“According to the BNSF employment records for the 52-year old male striking train engineer, a pre-employment physical examination and health questionnaire dated June 28, 1994, identified no significant medical conditions.” Hold that thought.
On June 28, 2016, at 8:21 AM CDT on the barren plains of West Texas, two BNSF freight trains collided, head-on, at a combined speed of approximately 100 mph. The incident claimed the lives of three train crew members and caused tens of millions of dollars in damage to equipment and collateral cost. Three years later, the National Transportation Safety Board (NTSB) finally released a Railroad Accident Brief on this tragic incident. Make no mistake, this and several other similar incidents were not “accidents.” They were the predictable result of the railroad industry’s failure to monitor the medical fitness-for-duty of train operating personnel. As a result, some people are operating trains, putting themselves and others at risk, when they are not medically fit for duty.
How is it that the NTSB had to go way back to 1994—22 years—in company medical records to obtain information on the medical fitness of the locomotive engineer who was operating the train that caused this collision? That would mean the railroad had no real idea of the medical status of this engineer, or many others for that matter. How is it that both crew members of the striking train had medical conditions, and were taking medications, that would have disqualified a commercial vehicle operator from driving a truck, yet they were allowed to operate trains? How can that happen in an industry that thunders through towns and cities all across America carrying all kinds of goods, including hazardous materials, at speeds of up to 70 mph?
Here is how that can happen. For more than 100 years, railroads self-regulated employee medical standards and fitness-for-duty decisions. However, very quietly after the enactment of HIPAA and ADA, many railroads ceased their requirements for periodic and comprehensive physical examinations for their train operating crews. In their place, railroads established programs to ensure locomotive engineers and conductors met vision and hearing standards, as required by Federal Railroad Administration (FRA) regulations. In addition, railroads issued rules requiring these and several other employee groups to report medical conditions that could adversely affect their alertness and/or job performance.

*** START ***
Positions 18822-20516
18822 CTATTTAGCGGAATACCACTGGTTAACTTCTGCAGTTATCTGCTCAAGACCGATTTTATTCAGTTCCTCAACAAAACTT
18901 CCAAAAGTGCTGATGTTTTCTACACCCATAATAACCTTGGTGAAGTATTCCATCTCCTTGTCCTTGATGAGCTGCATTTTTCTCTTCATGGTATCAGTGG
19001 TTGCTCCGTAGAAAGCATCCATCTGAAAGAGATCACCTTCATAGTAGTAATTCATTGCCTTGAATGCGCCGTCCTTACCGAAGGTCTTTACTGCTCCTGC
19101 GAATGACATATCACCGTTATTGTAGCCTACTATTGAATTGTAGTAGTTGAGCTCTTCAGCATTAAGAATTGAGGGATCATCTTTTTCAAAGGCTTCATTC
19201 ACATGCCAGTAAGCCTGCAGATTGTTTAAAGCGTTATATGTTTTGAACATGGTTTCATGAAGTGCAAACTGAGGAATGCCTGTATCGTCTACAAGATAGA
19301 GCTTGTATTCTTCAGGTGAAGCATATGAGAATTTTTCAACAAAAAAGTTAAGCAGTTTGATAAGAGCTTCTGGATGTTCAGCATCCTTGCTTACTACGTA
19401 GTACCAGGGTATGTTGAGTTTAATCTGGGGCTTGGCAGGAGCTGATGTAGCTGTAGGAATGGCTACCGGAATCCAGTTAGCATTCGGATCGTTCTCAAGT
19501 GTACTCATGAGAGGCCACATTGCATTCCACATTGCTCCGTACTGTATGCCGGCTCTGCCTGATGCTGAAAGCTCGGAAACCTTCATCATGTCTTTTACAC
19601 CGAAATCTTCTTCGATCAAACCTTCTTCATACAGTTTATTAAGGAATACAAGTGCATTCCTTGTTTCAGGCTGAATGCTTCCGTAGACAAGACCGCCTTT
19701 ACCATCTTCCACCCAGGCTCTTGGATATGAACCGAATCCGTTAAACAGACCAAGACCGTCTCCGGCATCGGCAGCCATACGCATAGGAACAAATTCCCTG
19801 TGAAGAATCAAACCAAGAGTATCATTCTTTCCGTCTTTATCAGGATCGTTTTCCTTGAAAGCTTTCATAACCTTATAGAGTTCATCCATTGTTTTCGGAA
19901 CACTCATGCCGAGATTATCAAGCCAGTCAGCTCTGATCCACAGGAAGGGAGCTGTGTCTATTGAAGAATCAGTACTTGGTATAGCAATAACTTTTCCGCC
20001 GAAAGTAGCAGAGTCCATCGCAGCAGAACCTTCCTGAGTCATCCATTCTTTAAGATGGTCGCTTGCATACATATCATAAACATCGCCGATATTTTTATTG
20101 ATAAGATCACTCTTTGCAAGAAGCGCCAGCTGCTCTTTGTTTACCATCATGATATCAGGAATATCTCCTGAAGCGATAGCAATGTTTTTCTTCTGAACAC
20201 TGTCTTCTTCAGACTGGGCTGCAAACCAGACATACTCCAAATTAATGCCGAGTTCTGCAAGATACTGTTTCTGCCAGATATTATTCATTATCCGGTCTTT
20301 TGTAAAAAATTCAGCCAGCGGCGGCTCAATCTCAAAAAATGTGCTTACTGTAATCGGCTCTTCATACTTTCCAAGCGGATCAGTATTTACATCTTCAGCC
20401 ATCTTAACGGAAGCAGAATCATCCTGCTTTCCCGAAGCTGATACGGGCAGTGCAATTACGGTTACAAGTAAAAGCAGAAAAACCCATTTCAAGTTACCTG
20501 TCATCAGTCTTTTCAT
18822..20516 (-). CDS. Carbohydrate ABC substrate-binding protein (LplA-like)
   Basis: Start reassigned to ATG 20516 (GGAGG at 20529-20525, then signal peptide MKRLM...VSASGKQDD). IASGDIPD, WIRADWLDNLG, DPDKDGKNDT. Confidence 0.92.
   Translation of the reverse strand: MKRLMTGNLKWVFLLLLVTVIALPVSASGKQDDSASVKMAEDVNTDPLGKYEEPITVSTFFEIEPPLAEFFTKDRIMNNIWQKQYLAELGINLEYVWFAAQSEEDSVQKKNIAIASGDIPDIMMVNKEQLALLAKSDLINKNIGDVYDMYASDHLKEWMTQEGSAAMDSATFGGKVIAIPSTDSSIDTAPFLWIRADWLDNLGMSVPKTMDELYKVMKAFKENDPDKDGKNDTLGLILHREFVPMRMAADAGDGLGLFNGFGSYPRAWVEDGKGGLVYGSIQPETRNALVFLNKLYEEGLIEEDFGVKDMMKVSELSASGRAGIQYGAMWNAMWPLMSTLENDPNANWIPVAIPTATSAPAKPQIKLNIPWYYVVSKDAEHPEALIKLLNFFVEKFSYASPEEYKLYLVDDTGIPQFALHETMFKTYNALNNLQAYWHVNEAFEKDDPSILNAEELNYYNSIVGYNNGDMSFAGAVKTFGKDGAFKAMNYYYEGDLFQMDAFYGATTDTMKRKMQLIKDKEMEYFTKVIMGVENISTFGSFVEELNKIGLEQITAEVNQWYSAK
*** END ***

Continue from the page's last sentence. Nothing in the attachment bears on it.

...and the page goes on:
We could point the proverbial finger at the railroads for having ineffective medical oversight protocols or at employees for failing to do as directed and report medical conditions that could affect their job performance, but that would overlook the root cause of these disasters: The FRA’s failure to establish comprehensive medical fitness-for-duty standards and protocols for train operating personnel.
In early 2005, a study (DOT/FRA/RRS-05/01) dated January 2005, commissioned by FRA and titled “Medical Standards for Railroad Workers” was presented to railroad industry stakeholders at a meeting in Washington, D.C. I know because I was there. I still have my copy. The first sentence of the Executive Summary of that report states, “Failure to recognize potentially incapacitating medical conditions can have serious safety consequences for railroad employees, the railroads and the public.” How prophetic.